In this work, we enriched the pattern repository of PatternPedia by the concept of pattern views and a graphical editor222A demo can be found here: https://bit.ly/391T7Wz. The repository has been extended by the functionality to create pattern view definitions that specify the context of a particular pattern view and reference the existing relations and patterns across pattern languages that are part of the pattern view. Additionally, view-specific relations can be defined in the context of a particular pattern view. These view-specific relations add additional knowledge about how patterns in a certain context are interrelated.

As pattern and their relations are commonly represented as a directed graph with nodes representing patterns and edges representing relations [16, 12, 33, 44] (a representation we use in figures throughout this paper), we use a graph-based representation to visualize the graph structure of pattern languages and pattern views in the graphical editor. Within the graphical editor, relations of a pattern can be inspected in detail, and new relations can be added by drawing arrows between two patterns. Additionally, the visualization of the graph can be adapted by re-positioning nodes, zooming in and out, and triggering an automatic reordering of the graph layout based on the edges. Users can therefore directly edit or interact with the visualized pattern graph and observe how new relations or patterns lead to structural changes as the overall structure of the network of patterns can be grasped immediately. In the course of this work we not only conceptually extended the pattern repository but also refactored the implementation. The user interface of the pattern repository was reimplemented as an Angular frontend333https://github.com/PatternPedia/pattern-pedia-views-ui and we used Spring Boot for implementing a RESTful backend444https://github.com/PatternPedia/pattern-pedia-views-backend.

Figure 3: Abstract Architecture of PatternPedia.

4 Case Study

In our motivating scenario in Section 2.2, we stated that patterns from multiple domains are needed for realizing a secure elastic cloud application. In this section, we present a case study with the pattern view for the context of secure elastic cloud applications.

Figure 4: Architecture of a secure elastic cloud application.

Users expect certain applications to be always available. To fulfil these expectations, cloud providers offer infrastructure and services that can be used to guarantee the availability of an application even for a sudden increase of demand. Elastic cloud application deal with changing demand by adjusting the amount of resources that are used for the application [18]. In addition, data security plays a major role, especially when data is exchanged between communication partners.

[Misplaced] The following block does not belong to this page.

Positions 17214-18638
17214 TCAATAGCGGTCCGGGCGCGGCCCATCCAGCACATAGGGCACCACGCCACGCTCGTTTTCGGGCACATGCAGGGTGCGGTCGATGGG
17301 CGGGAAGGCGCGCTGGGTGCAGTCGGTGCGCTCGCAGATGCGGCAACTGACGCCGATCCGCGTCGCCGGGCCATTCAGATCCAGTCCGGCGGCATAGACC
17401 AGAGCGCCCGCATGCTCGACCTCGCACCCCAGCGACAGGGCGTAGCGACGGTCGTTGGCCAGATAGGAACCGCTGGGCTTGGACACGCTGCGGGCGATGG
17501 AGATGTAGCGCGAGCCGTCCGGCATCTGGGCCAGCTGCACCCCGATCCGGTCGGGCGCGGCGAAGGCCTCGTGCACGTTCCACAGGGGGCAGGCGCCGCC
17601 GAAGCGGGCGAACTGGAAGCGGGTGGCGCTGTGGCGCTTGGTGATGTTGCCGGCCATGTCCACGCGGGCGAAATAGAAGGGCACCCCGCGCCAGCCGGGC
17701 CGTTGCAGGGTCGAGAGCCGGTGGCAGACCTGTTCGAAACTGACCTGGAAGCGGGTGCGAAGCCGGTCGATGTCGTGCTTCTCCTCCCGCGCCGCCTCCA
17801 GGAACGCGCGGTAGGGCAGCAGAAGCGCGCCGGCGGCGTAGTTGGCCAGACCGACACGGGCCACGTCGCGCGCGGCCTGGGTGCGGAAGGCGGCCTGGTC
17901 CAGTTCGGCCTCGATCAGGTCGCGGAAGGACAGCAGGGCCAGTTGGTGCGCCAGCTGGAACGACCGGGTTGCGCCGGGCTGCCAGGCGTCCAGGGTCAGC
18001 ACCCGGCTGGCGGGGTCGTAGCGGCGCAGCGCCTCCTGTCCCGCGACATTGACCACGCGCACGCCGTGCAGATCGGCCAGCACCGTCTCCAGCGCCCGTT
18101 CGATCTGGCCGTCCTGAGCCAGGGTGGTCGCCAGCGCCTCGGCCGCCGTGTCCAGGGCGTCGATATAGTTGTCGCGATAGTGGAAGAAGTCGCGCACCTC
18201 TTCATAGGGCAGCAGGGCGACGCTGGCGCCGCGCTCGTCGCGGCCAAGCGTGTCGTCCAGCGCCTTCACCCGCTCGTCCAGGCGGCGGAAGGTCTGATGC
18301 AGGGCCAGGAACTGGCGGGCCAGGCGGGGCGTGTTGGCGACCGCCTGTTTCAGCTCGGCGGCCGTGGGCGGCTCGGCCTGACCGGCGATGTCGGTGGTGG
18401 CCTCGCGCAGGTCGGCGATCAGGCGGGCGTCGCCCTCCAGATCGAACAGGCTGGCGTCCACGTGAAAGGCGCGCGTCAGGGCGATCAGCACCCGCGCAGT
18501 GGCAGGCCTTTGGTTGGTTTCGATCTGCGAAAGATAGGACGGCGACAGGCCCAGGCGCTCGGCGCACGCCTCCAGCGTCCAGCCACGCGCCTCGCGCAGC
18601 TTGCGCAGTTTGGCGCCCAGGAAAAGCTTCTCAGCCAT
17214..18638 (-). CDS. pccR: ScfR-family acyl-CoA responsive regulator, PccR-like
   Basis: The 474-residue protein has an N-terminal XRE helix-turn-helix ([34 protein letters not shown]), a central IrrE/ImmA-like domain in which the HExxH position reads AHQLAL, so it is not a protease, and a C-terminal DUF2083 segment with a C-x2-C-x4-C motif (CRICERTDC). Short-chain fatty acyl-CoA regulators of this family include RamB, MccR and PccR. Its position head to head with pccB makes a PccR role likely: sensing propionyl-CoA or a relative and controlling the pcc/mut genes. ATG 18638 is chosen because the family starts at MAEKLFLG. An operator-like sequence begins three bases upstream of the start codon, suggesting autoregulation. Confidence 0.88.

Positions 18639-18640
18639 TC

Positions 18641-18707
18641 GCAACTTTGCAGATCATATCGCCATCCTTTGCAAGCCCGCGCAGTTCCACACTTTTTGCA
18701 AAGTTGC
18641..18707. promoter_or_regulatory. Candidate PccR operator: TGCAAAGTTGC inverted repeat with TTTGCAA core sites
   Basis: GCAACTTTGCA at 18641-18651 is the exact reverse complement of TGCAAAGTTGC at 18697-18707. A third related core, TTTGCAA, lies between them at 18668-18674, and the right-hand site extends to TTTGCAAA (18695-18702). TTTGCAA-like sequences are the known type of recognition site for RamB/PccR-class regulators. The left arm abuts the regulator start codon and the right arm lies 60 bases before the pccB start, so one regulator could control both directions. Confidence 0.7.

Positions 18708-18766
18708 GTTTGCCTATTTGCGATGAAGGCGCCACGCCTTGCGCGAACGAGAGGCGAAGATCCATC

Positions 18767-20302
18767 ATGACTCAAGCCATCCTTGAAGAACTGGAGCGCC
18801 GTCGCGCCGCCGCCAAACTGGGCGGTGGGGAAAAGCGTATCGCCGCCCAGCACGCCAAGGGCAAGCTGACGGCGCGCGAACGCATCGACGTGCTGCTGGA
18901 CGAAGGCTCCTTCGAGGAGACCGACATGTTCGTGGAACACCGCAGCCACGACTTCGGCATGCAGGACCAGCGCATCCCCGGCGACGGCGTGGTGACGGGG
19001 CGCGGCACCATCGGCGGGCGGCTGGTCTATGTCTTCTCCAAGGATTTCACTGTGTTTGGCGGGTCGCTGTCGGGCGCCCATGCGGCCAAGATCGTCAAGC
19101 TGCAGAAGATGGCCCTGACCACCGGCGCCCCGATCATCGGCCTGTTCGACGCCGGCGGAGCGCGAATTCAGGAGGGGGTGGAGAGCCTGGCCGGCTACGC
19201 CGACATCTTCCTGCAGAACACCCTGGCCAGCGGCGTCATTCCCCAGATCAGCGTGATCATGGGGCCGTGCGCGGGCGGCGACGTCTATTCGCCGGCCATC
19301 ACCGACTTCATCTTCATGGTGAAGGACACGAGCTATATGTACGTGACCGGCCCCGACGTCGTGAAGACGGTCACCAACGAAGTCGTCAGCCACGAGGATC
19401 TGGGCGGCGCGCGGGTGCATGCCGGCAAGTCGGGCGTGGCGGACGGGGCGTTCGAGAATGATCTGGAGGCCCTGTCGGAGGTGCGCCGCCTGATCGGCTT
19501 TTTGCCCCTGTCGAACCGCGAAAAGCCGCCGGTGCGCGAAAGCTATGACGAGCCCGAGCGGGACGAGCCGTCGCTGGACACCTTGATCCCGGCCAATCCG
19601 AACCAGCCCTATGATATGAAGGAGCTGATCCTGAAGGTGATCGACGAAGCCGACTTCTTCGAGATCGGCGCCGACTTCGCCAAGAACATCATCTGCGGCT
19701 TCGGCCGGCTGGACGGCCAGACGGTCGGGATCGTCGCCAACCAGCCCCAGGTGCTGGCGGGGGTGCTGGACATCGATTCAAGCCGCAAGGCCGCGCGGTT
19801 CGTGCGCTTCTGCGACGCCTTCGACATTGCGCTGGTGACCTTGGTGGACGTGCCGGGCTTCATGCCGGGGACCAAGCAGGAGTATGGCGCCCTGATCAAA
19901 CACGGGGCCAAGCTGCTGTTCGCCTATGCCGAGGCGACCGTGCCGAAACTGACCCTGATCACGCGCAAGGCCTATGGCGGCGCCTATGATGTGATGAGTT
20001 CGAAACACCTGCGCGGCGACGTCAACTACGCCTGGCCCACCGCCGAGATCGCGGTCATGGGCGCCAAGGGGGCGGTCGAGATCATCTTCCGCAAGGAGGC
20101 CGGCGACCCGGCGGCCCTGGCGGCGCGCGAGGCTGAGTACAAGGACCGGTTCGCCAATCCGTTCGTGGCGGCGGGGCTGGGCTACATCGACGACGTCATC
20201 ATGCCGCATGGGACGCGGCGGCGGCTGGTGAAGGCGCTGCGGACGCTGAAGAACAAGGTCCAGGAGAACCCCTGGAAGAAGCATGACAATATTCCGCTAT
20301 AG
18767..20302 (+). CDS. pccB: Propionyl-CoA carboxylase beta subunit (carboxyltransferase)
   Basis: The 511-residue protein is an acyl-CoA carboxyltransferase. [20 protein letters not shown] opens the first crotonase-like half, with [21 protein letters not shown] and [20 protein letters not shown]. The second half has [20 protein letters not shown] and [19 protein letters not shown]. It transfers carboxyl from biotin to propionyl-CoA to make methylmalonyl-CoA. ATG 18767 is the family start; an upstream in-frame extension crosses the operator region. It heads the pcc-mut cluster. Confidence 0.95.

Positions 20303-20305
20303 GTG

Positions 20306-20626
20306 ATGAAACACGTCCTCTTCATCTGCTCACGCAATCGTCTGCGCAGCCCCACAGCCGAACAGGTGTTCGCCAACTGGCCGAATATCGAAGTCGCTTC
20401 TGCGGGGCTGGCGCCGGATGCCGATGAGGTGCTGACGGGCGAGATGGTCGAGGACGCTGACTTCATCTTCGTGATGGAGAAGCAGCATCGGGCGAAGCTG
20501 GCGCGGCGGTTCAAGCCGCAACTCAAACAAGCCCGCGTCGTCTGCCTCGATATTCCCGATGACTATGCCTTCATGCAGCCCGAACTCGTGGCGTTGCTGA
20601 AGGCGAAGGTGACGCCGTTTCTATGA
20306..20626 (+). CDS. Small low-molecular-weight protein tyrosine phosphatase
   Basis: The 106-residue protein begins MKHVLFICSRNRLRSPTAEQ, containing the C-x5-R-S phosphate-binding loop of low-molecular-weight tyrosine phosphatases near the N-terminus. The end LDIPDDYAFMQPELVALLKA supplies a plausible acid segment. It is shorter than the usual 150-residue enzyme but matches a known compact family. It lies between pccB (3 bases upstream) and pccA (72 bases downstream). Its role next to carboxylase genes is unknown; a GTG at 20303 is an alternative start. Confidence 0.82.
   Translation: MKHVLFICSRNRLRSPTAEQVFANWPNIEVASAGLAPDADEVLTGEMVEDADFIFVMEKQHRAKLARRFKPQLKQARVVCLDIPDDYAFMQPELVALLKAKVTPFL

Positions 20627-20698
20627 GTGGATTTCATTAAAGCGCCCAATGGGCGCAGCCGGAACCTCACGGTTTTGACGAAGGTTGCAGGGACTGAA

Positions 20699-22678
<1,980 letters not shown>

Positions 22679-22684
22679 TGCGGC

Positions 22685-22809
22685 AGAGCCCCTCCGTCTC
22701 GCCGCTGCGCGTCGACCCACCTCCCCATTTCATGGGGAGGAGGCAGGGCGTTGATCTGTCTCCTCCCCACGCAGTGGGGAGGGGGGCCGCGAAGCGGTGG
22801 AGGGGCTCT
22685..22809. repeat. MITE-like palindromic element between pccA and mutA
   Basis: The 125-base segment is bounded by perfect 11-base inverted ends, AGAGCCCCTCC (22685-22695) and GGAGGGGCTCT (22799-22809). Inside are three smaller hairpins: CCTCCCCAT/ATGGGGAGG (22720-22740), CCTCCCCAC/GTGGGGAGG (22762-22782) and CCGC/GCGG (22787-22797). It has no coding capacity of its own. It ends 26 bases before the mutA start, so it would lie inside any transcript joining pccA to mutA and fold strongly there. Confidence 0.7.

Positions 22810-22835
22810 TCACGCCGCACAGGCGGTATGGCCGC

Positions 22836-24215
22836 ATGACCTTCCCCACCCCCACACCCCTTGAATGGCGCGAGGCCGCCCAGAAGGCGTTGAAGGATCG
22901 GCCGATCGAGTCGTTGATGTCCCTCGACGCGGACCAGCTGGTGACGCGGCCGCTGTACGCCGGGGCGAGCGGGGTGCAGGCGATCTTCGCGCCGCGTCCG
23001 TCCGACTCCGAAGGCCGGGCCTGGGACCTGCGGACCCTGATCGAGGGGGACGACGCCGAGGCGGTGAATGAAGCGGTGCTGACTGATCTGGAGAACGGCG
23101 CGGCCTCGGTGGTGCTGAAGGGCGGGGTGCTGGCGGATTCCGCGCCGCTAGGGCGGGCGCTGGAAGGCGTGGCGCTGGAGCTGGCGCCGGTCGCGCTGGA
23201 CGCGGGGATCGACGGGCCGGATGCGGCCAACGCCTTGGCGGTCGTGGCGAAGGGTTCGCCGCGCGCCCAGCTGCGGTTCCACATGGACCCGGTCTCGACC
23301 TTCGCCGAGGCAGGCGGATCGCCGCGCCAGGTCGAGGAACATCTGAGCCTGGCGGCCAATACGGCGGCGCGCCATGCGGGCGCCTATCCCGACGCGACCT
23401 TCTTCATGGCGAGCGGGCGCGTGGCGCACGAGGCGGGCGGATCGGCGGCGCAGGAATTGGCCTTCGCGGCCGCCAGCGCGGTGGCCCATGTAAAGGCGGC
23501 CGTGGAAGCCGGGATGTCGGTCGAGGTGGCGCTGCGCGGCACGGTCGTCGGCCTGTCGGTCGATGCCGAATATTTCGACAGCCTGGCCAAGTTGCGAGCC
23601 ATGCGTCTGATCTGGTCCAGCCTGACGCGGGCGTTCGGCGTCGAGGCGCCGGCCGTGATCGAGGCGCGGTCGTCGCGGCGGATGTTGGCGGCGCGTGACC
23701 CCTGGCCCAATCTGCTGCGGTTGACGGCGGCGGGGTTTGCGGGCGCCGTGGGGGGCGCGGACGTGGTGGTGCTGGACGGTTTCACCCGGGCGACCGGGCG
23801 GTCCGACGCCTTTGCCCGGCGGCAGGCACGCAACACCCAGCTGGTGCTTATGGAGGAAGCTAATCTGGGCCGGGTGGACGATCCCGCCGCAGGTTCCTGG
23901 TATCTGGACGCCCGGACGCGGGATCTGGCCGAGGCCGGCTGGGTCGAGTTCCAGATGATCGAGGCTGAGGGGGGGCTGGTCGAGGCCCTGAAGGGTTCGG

Figure 4 depicts the architecture of a secure elastic cloud application. The application consists of a User Interface component that communicates with Processing Components via messaging. Both components are hosted on an Elastic Infrastructure. The number of messages in the channel is monitored to determine the workload of the processing component instances. Depending on the number of messages, the Elastic Queue adjusts the number of instances. As any processing component instance can answer a request, the component is implemented as Stateless Component and its instances act as Competing Consumers listening on a Point-to-Point channel provided by a Message-Oriented Middleware. After consuming and processing a message the processing component instance can send an answer via another point-to-point channel. To ensure data security, the communication between the component must be encrypted.

For such an application, there are a number of patterns that should be taken into account during implementation. In Figure 5, the pattern view for secure elastic cloud applications is shown. It includes patterns from the cloud computing, enterprise integration, and security pattern languages which are relevant in this specific context. Besides existing relations from the original pattern languages, three new cross-language relations (dashed arrows) are contained in the pattern view. In addition to the already named patterns also a Message Dispatcher can be used to delegate the message to one specific consumer, i.e. one processing component instance. Each Competing Consumer can be implemented as Polling Consumer, Event-Driven Consumer, or a combination of both [22]. A Message-oriented Middleware provides the functionality for communication via messaging and therefore also the message channels for competing consumers. To ensure that a message is consumed only once, the consumers must all listen to the same Point-to-Point Channel. As all transferred data of the application must be encrypted, the point-to-point channel must also implement the Secure Channel pattern. Once defined, this pattern view can be used by other cloud application architects to realize their secure elastic cloud applications. Since the existing knowledge is only enriched by the pattern views, further relevant patterns outside the view can be identified by the existing relations in the pattern languages.

Figure 5: Pattern view for secure elastic cloud applications,
refer to Figure 1 for a legend of the relation types.

5 Related Work

Several authors have examined relations and patterns across multiple pattern languages. Avgeriou & Zdun [2] reviewed architectural views and patterns from different languages. They assigned each architectural pattern to its primary architectural view and defined relations between the patterns. As each of their collection of patterns and relations for an architectural view is worth documenting, we adopted the idea of views as a concept that is not limited to the domain of IT architecture. Caiza et al. [10] standardize the relations of various privacy pattern languages to combine them into a new pattern language. Porter et al. [33] derived a method to combine pattern languages based on pattern sequences. In contrast, pattern views contain only those patterns of different languages and their relations that are relevant in a certain context. Thus, pattern views are more specific and less complex than potentially large combined pattern languages.